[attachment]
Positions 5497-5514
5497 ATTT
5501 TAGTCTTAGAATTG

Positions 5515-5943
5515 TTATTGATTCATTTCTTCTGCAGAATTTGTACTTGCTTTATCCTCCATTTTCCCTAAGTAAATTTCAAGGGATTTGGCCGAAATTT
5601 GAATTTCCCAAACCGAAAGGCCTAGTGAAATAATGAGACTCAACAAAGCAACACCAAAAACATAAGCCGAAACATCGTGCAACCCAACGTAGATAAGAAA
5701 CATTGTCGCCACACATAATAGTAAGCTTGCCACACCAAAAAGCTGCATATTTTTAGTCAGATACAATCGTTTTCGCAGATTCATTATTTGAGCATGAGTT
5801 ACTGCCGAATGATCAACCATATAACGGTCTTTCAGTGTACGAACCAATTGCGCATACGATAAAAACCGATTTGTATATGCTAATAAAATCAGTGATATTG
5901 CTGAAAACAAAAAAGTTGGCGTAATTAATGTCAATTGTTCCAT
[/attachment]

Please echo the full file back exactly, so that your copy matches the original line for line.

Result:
Positions 5497-5514
5497 ATTT
5501 TAGTCTTAGAATTG

Positions 5515-5943
5515 TTATTGATTCATTTCTTCTGCAGAATTTGTACTTGCTTTATCCTCCATTTTCCCTAAGTAAATTTCAAGGGATTTGGCCGAAATTT
5601 GAATTTCCCAAACCGAAAGGCCTAGTGAAATAATGAGACTCAACAAAGCAACACCAAAAACATAAGCCGAAACATCGTGCAACCCAACGTAGATAAGAAA
5701 CATTGTCGCCACACATAATAGTAAGCTTGCCACACCAAAAAGCTGCATATTTTTAGTCAGATACAATCGTTTTCGCAGATTCATTATTTGAGCATGAGTT
5801 ACTGCCGAATGATCAACCATATAACGGTCTTTCAGTGTACGAACCAATTGCGCATACGATAAAAACCGATTTGTATATGCTAATAAAATCAGTGATATTG
5901 CTGAAAACAAAAAAGTTGGCGTAATTAATGTCAATTGTTCCAT